Community Health & Wellness

Wellness Wednesday: Mental Health Awareness Month

Posted on May 10th, 2023 By: Scot Fleshman

Scot Fleshman

The Wellness Wednesday column is written by Scot Fleshman, an advanced registered nurse practitioner and board-certified family nurse practitioner. Fleshman and his wife, Jessica Hopkins, own Gig Harbor Primary Care.

Mental Health Awareness Month has been observed in the U.S. for 73 years, and the need for awareness has only grown since then. Throughout the month of May, our job is to help get the conversation started on just how important mental wellness is.

As a family health care practice, we’ve seen the numbers spike on those seeking treatment for mental health disorders. This is both gratifying and disheartening.

It’s fantastic that new individuals are now asking for help with battles they’ve been fighting on their own. However, it is incredibly eye-opening to see just how many people are affected by disorders like anxiety, depression, and post-traumatic stress disorder.

Thankfully, there is a wide variety of resources available — everything from Telehealth to naturopaths to specialty counselors.

1 in 5 live with mental illness

According to the Centers for Disease Control and Prevention, “roughly 1 in every 5 Americans is currently living with a mental illness.” That is an incomprehensible statistic. Many different factors can contribute to a person developing a mental disorder. Genetics, life choices, and physical and psychological trauma can all be the root cause for a diagnosis.

There is a massive stigma regarding mental health in our society. Though it has decreased, it is still widely prevalent, especially in men. Did you know that only about 36% of people seek medical attention for an anxiety disorder? Many individuals feel embarrassed or ashamed for vocalizing their mental health struggles when they should feel accepted and appreciated. Even though lifestyle changes can help to decrease the severity of symptoms, sometimes professional help and medical care are necessary to improve a person’s quality of life.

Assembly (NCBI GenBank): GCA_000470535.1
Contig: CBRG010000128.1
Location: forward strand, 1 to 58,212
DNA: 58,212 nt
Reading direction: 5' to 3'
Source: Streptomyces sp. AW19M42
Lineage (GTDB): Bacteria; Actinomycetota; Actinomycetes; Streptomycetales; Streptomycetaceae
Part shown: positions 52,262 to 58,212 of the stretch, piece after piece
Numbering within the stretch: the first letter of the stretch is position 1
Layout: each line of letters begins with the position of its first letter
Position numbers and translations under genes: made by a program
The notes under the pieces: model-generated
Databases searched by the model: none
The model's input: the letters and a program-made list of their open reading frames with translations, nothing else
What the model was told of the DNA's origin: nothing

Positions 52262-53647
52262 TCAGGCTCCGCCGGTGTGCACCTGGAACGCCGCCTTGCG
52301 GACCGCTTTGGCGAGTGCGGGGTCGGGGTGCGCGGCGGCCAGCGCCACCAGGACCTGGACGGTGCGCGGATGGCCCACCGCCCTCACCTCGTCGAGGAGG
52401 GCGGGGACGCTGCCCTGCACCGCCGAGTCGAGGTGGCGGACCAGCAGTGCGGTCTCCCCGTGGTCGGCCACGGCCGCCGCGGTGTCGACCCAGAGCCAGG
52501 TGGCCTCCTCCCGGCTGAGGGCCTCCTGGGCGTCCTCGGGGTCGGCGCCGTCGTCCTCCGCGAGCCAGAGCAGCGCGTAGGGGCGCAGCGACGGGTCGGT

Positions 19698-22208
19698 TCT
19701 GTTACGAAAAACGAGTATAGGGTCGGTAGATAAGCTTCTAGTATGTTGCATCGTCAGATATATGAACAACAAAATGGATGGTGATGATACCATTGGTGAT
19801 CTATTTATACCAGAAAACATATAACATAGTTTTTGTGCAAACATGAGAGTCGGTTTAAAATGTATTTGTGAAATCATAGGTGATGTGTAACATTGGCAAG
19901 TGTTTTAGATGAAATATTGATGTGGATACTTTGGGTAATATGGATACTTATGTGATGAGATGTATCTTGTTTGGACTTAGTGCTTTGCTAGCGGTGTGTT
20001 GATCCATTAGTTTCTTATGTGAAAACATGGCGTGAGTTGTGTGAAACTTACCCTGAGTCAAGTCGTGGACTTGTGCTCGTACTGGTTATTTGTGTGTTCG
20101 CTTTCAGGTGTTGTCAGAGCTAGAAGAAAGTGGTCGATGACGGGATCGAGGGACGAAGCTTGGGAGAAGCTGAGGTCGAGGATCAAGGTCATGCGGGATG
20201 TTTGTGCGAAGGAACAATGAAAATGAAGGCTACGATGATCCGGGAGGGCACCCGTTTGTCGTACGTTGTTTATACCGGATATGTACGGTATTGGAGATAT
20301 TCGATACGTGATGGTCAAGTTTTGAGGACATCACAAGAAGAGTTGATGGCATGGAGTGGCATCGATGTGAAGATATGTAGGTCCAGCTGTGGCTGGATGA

We must also work to get the conversation started regarding teenage mental health disorders. The youth in our community are overly exposed to unhealthy vices that derive from technology. Social media is challenging to monitor and can invoke an extreme decrease in confidence, social skills, and interpersonal communication. Rather than going outside for exercise and vitamin D, kids are choosing to sit at the computer for hours on end. Eight percent of teens in the U.S. already have an anxiety disorder. This is an alarming statistic that we feel can be changed through regular wellness visits and healthy lifestyle habits.

Mental health and the pandemic

The pandemic was a difficult time for individuals in our community. Teachers were forced to lecture through a screen, kids were stuck playing indoors, and parents were left feeling hopeless and overwhelmed. Now that we are back to a world of normalcy, we are left to deal with the long-lasting effects that the pandemic caused, both mentally and physically.

A lack of socialization creates an increased fear of anxiety for individuals of all ages. Suddenly, presenting to a class or attending a social gathering has become a trigger of fear. The pandemic has been found to trigger a 25% increase in anxiety and depression. Many people lost loved ones, battled a horrible sickness, or were forced to make a tremendous lifestyle change. As a healthcare practice, we are choosing not to ignore the trauma that many people face. Instead, we are sharing the message that you are not alone.

Medical professionals  like us  love helping people improve their quality of life, no matter how much it has diminished.

There are a wide variety of mental illnesses that one can develop during childhood or later in life. The best way to rid of the stigma is to educate ourselves that specific symptoms can be caused by genuine illnesses within the brain.

Here are some different types of mental illness that are wildly diagnosed within the US:

  • Anxiety Disorders
  • Depression
  • Eating Disorders
  • Post-Traumatic Stress Disorder
  • Personality Disorders
  • Psychotic Disorders

Anxiety, depression, and PTSD are the three most common mental health conditions, making up around 30% of the diagnosis here in the U.S.

Steps you can take

Healthy lifestyle choices can make monumental impacts on your mental wellness. Whether you are living with a severe illness or suffer from stress and anxiety, improving lifestyle habits has been connected to a positive increase in mental wellness.

  • Engage in a form of exercise daily
  • Eat a nutritious and balanced diet
  • Limit caffeine, smoking, and alcohol consumption
  • Speak with a therapist or counselor
  • Keep a journal to record how you are feeling over a period of time
  • Be open and honest with your doctor and advocate for yourself
  • Confide in loved ones and respect your personal boundaries

A mental health crisis is not something that can be dealt with alone. Please reach out to a loved one or professional if you are in need of assistance. Here are some great resources provided here in Pierce County. Save this post for yourself or anyone you think it may help.

Pierce County Crisis Line – 800-576-7764.

South Sound – Dial 2-1-1

988 Suicide and Crisis Lifeline – Dial 9-8-8

Tacoma Community House – Visit online or call 253-383-3951

WA Listens – Text or call 1-833-681-0211.